By Kristy Koehler, November 1 2018 —
The University of Calgary Dinos have a big draw in former professional tennis player Andrew Ochotta. He played in the Australian Open, once practised with former number-one-ranked player Novak Djokovic and has travelled all over the world playing tennis. Due to strict eligibility rules imposed on former pro players by the United States’ collegiate league, the NCAA, Ochotta is attending school at the U of C.
Ochotta started playing tennis at age three, playing his first tournament when he was only eight. He considered a foray down south to attend university in the U.S. and play in the NCAA but instead put his studies on hold and went pro. He was professionally ranked for three years as a player before going two years without playing a tournament, losing his pro ranking after 12 months of inactivity and a shift to coaching.
Now 25, Ochotta is back at school after his time off as a player. He’s working on a business degree at U of C and has brought his coaching expertise, as well as his skills as a player, to the Dinos tennis team
Ochotta is from the Greater Toronto Area. He drove across the country to look at the U of C campus and played in a tournament while here. Ochotta loved the campus, had success in the tournament and joined the Dinos.
Now, after only three tournaments back in the game, Ochotta ranks 51st in the country for singles and 43rd for doubles. His record is 14–4 — a stat he seems to have surprised himself with.
“That’s a pretty good stat — to be ranked that high out of everyone for only three tournaments,” he said. “That record is a solid record.”
Still, Ochotta is humble, despite having been asked for autographs after games.
Photo Courtesy Kelsea Gorzo
“I don’t think too hard about the rankings,” he said. “I’m just playing my game, you know, as it should be — the ranking follows.”
Does he wish he had played NCAA and then gone pro? Ochotta says no, as the road he’s taken may not have been linear, but it has been great.
“This path has taken me places I hadn’t imagined,” said Ochotta. “Did I think I’d be playing tournaments in India and South Africa? It’s been such a cool experience. I never regret going after the dream, even though I might not have reached where I wanted.”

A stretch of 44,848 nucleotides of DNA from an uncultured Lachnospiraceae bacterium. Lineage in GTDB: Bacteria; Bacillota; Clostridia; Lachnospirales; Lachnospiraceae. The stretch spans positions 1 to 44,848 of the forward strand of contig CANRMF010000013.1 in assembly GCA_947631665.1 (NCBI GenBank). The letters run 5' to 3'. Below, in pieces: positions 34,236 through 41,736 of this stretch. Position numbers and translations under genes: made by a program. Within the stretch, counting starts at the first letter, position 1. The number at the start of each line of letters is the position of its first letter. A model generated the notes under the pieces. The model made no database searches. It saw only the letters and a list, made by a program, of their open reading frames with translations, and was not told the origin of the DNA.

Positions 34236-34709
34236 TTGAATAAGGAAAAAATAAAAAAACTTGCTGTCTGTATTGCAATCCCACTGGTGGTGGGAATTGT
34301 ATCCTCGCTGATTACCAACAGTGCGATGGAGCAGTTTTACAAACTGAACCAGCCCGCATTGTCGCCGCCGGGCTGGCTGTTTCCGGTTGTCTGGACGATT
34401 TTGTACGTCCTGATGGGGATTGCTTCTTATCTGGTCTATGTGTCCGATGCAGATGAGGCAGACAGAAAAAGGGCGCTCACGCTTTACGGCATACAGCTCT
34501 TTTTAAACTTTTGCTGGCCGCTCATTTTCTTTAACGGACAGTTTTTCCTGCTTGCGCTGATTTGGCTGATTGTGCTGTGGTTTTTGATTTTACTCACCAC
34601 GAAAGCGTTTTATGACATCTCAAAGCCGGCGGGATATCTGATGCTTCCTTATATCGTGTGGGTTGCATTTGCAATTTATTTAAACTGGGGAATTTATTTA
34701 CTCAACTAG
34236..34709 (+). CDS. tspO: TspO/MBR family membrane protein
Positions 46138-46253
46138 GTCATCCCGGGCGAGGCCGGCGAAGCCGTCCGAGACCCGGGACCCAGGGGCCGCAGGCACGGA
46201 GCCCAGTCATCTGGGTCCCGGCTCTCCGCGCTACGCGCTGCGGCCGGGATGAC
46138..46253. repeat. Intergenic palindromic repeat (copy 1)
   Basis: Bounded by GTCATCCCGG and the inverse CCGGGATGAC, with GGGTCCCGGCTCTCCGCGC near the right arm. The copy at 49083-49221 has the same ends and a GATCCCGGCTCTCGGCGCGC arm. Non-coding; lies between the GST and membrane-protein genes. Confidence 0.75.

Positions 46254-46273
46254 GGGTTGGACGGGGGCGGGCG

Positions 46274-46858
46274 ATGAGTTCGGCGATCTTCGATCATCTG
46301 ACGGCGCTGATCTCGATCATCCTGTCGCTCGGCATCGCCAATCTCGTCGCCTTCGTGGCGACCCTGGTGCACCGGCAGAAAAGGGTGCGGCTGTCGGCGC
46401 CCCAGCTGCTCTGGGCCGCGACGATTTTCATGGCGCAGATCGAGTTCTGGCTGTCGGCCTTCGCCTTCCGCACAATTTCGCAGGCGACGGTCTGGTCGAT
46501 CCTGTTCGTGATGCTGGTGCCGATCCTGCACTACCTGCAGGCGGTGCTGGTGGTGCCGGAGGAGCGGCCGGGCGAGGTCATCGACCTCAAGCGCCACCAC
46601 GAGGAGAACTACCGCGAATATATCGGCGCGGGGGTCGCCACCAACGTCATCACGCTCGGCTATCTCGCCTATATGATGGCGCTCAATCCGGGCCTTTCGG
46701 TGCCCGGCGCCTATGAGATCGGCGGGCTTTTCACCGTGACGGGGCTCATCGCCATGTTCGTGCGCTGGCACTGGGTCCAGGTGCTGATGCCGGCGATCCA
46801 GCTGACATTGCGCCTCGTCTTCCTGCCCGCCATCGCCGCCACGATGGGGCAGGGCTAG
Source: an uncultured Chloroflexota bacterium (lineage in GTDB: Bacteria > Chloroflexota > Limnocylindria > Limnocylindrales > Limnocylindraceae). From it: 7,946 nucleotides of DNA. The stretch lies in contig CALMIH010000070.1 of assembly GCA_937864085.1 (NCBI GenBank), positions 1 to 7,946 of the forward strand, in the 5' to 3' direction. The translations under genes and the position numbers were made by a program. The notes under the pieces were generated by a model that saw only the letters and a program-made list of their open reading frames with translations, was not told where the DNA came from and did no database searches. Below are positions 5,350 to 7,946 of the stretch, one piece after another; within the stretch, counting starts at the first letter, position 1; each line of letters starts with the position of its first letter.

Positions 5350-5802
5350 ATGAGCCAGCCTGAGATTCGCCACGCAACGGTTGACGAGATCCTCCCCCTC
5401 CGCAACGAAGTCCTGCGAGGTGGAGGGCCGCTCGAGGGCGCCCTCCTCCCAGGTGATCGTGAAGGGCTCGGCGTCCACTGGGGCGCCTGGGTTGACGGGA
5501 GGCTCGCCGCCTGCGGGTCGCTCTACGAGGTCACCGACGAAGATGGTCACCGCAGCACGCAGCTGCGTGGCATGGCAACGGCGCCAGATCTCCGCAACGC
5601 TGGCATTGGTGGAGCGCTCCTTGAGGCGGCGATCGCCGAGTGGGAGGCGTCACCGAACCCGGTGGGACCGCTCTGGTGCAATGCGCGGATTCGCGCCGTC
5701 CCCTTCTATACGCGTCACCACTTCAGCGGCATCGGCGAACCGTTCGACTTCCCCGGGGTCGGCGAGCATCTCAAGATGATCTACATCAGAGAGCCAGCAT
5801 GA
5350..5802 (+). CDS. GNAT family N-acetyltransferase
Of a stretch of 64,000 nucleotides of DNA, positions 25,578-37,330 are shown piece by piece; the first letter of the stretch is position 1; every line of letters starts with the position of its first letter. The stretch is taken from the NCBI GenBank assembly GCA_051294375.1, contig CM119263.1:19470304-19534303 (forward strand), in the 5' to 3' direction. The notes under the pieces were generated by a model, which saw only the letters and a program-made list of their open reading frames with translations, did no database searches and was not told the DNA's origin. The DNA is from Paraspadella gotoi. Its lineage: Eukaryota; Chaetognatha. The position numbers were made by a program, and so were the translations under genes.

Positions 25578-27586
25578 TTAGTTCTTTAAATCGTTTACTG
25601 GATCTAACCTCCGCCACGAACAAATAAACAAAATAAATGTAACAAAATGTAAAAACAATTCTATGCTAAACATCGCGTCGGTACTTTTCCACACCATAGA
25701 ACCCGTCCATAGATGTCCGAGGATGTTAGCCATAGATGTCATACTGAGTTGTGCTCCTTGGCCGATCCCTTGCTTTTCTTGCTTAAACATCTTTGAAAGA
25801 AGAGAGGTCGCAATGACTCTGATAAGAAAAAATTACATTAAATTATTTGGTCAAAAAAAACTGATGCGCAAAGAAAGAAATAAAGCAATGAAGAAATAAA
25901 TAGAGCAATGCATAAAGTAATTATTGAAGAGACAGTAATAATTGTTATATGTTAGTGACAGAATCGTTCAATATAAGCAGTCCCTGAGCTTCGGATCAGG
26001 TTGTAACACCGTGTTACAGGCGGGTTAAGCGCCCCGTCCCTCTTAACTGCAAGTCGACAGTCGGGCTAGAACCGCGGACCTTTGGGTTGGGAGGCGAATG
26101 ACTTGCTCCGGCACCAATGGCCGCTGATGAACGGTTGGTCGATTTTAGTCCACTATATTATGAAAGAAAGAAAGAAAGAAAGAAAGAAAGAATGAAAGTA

He relishes being part of a team and is focused on helping the Dinos grow.
“Going pro, you don’t have that team mindset,” he said. “It’s a lot more fun. I feel like I can help the guys on our team a lot. With my level of tennis I think they’re inspired to do well.
“I’m focusing on our team. Most importantly, the guys on our team, how do I get their games better? Ninety-five percent of my focus is, ‘how do we get our team better?’ ”
Ochotta and his Dinos teammates still compete in tournaments away from the Dinos, as individuals, working on their ranking and improving their game to bring back to the team.
“Tennis is a tough sport. It’s not good to be stagnant,” he said. “The better you get, the tougher it gets.
After he graduates, will he go pro again? Ochotta doesn’t rule it out, motivated, he says, by his love of the game.
“I try to think back to my early passion for the game, without thinking of all the obstacles that are irrelevant,” Ochotta said. “I understand myself better as a person and as an athlete. I know how to prepare, how to handle pressure situations better and I’m a better coach for myself. I’m encouraged.”
Ochotta not only plays for and coaches the Dinos, he also coaches outside of the university at the Alberta Tennis Centre for their high-performance program. Students can cheer on Andrew and the Dinos next at the University Prairie Regional Championships at the Alberta Tennis Centre on Feb. 15 and 16, 2019.